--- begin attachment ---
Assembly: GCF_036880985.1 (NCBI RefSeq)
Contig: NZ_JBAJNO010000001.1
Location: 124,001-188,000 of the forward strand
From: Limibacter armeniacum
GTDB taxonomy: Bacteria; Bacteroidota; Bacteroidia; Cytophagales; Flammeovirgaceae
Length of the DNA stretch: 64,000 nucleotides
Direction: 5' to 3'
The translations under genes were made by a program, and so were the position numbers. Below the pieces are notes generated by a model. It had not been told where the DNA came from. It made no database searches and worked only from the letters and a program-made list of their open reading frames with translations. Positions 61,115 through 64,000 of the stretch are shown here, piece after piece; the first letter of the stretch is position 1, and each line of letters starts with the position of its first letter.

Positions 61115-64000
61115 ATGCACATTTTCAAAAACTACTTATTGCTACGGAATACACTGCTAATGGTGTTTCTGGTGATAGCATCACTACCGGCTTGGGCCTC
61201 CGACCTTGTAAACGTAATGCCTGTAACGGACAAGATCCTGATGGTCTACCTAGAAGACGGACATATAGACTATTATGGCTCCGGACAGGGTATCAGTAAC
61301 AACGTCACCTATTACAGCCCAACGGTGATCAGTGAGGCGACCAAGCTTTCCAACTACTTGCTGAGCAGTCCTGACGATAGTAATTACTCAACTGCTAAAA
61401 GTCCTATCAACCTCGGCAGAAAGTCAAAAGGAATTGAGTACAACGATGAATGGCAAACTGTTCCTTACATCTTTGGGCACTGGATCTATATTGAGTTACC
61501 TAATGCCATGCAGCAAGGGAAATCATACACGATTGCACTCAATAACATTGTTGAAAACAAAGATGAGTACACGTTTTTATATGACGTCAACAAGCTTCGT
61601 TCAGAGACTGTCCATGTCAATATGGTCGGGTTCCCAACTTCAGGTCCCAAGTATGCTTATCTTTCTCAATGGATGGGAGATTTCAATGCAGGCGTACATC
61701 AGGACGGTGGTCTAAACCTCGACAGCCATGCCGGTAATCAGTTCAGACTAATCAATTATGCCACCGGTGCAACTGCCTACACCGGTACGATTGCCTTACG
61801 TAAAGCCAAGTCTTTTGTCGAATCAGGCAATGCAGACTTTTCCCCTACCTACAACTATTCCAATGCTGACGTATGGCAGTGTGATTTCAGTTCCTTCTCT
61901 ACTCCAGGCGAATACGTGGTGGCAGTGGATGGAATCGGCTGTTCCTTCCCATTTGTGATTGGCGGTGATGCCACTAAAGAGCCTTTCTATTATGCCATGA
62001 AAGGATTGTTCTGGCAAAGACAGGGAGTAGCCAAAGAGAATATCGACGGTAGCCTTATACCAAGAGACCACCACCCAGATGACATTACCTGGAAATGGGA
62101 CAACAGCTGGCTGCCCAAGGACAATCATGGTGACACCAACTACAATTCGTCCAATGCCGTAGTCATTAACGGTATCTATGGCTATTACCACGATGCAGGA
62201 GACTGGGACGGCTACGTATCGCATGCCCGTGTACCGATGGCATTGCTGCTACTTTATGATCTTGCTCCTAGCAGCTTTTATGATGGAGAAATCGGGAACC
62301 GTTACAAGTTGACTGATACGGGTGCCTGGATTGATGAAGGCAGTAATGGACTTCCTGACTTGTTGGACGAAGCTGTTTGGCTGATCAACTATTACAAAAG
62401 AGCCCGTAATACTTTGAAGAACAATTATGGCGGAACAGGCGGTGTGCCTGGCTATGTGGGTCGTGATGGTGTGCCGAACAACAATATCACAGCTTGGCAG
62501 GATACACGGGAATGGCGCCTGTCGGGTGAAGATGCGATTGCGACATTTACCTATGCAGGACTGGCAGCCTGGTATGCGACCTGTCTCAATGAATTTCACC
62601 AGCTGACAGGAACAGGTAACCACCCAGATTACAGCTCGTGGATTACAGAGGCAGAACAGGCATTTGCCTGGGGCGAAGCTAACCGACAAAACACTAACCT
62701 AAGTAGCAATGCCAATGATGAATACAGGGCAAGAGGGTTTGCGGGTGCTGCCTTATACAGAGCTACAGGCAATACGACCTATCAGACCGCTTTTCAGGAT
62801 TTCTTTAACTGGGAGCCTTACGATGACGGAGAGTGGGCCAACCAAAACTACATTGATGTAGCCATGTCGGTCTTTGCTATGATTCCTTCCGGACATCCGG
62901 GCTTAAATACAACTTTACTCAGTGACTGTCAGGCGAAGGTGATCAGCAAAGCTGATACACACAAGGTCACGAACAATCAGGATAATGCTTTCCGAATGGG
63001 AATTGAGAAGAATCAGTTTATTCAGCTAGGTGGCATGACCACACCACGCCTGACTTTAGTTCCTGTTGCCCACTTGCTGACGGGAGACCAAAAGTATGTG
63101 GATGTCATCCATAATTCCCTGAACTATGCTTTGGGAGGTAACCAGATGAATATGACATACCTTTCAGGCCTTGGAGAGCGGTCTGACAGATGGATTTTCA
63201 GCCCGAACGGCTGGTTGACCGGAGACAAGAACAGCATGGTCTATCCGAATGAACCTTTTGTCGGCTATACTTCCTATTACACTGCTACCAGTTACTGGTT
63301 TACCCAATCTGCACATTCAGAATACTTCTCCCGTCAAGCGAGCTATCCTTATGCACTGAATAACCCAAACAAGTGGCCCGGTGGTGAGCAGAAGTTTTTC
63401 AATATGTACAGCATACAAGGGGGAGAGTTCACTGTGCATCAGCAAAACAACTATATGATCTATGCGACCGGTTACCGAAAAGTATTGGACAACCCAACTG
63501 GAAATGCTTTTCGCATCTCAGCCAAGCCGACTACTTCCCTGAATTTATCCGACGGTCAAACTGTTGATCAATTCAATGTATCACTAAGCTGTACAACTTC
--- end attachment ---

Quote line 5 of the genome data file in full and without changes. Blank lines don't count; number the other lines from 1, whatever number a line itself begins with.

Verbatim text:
GTDB taxonomy: Bacteria; Bacteroidota; Bacteroidia; Cytophagales; Flammeovirgaceae